Smith v. State

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Smith v. State
1986 WY 74
715 P.2d 1164
Case Number: 85-170
Decided: 03/19/1986
Supreme Court of Wyoming






Appeal from the District Court, LaramieCounty, Alan B. Johnson, J.

James H. Barrett, Cheyenne, for appellant.

A.G. McClintock, Atty. Gen., Gerald A. Stack, Deputy Atty. Gen., John W. Renneisen, Senior Asst. Atty. Gen., and Kevin Saxby, Legal Intern, for appellee.


URBIGKIT, Justice.

[¶1.]     This case brings the court to consider an appeal from a conviction of aggravated armed robbery and kidnapping resulting in a life sentence under an habitual-criminal statute, as now affirmed by this decision.

[¶2.]     Issues presented are denial of a motion for acquittal, premised on contended insufficiency of eyewitness identification, and the trial court rejection of tendered evidence of a statement previously given by an unavailable witness.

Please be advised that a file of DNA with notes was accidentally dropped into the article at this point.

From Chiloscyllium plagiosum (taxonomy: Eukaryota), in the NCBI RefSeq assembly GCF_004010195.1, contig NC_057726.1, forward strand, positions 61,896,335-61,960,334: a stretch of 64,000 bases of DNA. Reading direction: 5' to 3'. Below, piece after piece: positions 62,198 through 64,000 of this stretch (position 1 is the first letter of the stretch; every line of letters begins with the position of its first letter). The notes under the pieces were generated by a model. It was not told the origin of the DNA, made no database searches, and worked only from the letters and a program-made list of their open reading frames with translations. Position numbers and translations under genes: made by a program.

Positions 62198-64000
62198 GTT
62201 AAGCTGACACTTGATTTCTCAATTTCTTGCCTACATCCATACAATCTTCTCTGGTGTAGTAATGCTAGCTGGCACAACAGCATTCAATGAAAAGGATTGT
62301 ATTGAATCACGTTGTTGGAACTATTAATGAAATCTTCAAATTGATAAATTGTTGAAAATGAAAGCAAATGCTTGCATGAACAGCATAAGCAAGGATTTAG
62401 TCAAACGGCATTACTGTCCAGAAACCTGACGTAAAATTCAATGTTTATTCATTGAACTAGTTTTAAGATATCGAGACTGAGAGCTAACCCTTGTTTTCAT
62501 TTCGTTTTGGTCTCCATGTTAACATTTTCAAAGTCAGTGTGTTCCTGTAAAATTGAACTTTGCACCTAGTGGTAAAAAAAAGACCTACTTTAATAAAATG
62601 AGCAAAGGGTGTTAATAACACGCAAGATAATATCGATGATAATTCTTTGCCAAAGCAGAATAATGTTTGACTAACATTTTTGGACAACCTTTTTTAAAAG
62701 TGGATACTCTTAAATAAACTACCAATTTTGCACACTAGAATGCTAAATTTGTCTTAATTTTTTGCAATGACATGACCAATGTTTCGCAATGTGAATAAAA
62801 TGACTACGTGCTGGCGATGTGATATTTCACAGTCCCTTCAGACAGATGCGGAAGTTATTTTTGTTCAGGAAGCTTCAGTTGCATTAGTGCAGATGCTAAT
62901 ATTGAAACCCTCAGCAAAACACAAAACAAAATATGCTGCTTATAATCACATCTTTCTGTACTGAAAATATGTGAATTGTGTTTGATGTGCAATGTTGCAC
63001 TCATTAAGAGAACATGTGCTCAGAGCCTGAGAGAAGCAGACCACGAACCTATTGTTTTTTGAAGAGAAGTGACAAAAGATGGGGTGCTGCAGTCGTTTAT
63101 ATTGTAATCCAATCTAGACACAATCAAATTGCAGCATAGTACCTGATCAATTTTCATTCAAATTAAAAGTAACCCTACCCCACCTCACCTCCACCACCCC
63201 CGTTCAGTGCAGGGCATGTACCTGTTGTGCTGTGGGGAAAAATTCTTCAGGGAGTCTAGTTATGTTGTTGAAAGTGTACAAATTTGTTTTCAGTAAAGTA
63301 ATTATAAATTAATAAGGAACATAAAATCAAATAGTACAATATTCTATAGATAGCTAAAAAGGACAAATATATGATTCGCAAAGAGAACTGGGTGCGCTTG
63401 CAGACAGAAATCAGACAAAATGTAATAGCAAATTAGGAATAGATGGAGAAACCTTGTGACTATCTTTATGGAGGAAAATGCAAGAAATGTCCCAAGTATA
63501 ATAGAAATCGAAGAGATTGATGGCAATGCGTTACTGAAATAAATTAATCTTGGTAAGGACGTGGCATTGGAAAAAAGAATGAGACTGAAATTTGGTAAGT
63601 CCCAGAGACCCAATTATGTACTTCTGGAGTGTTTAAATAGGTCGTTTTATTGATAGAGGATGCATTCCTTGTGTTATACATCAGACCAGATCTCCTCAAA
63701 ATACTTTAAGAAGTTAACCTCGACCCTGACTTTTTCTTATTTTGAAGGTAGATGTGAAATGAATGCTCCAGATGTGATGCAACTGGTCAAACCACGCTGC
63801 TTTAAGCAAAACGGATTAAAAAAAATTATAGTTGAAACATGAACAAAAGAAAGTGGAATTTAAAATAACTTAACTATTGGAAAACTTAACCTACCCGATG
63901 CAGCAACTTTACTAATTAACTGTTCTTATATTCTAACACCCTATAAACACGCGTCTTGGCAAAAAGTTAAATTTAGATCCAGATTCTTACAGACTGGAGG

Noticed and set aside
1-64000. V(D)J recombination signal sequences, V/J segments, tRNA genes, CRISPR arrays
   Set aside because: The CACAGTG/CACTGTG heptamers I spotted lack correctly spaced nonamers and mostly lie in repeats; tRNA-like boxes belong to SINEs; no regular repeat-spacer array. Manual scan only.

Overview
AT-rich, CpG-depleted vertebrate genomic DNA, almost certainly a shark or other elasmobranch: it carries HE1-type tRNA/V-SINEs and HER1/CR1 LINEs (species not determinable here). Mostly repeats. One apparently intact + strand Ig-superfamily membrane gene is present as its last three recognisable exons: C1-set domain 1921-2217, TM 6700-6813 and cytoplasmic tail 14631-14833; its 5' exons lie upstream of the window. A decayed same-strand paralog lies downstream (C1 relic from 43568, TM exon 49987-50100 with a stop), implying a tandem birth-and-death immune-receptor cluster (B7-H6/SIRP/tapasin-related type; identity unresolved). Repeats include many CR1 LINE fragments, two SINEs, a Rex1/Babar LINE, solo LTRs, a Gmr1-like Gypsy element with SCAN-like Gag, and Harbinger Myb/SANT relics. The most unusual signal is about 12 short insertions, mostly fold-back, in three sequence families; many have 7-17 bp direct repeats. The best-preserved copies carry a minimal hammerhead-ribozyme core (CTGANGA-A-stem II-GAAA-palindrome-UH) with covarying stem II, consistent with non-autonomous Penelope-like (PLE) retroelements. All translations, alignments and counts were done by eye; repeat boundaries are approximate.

[¶3.]     A Cheyenne retail establishment was robbed on January 4, 1985, by a man wearing a dark-colored stocking cap. The clerk on duty was ordered into a back room, placed in a prone position, personally robbed, and left bound by duct tape.

[¶4.]     On January 30, while the investigation was under way, police received an anonymous telephone call through the Silent Witness Program. The male caller identified the robbery; named appellant, his present address and approximate age; described the amount of money taken; and gave the name of Ruben Gonzalez as the occupant of the premises. Following a search of the premises at that location, a stocking cap was found.

[¶5.]     In the criminal proceedings that followed, appellant was first identified by the clerk from a police photo lineup, and later by positive oral identification at trial.

[¶6.]     Gonzalez was under subpoena by the State for the trial, which subpoena was released without requiring an appearance. An investigator for appellant had interviewed Gonzalez for a noticed alibi defense, pursuant to Rule 16.1, W.R.Cr.P.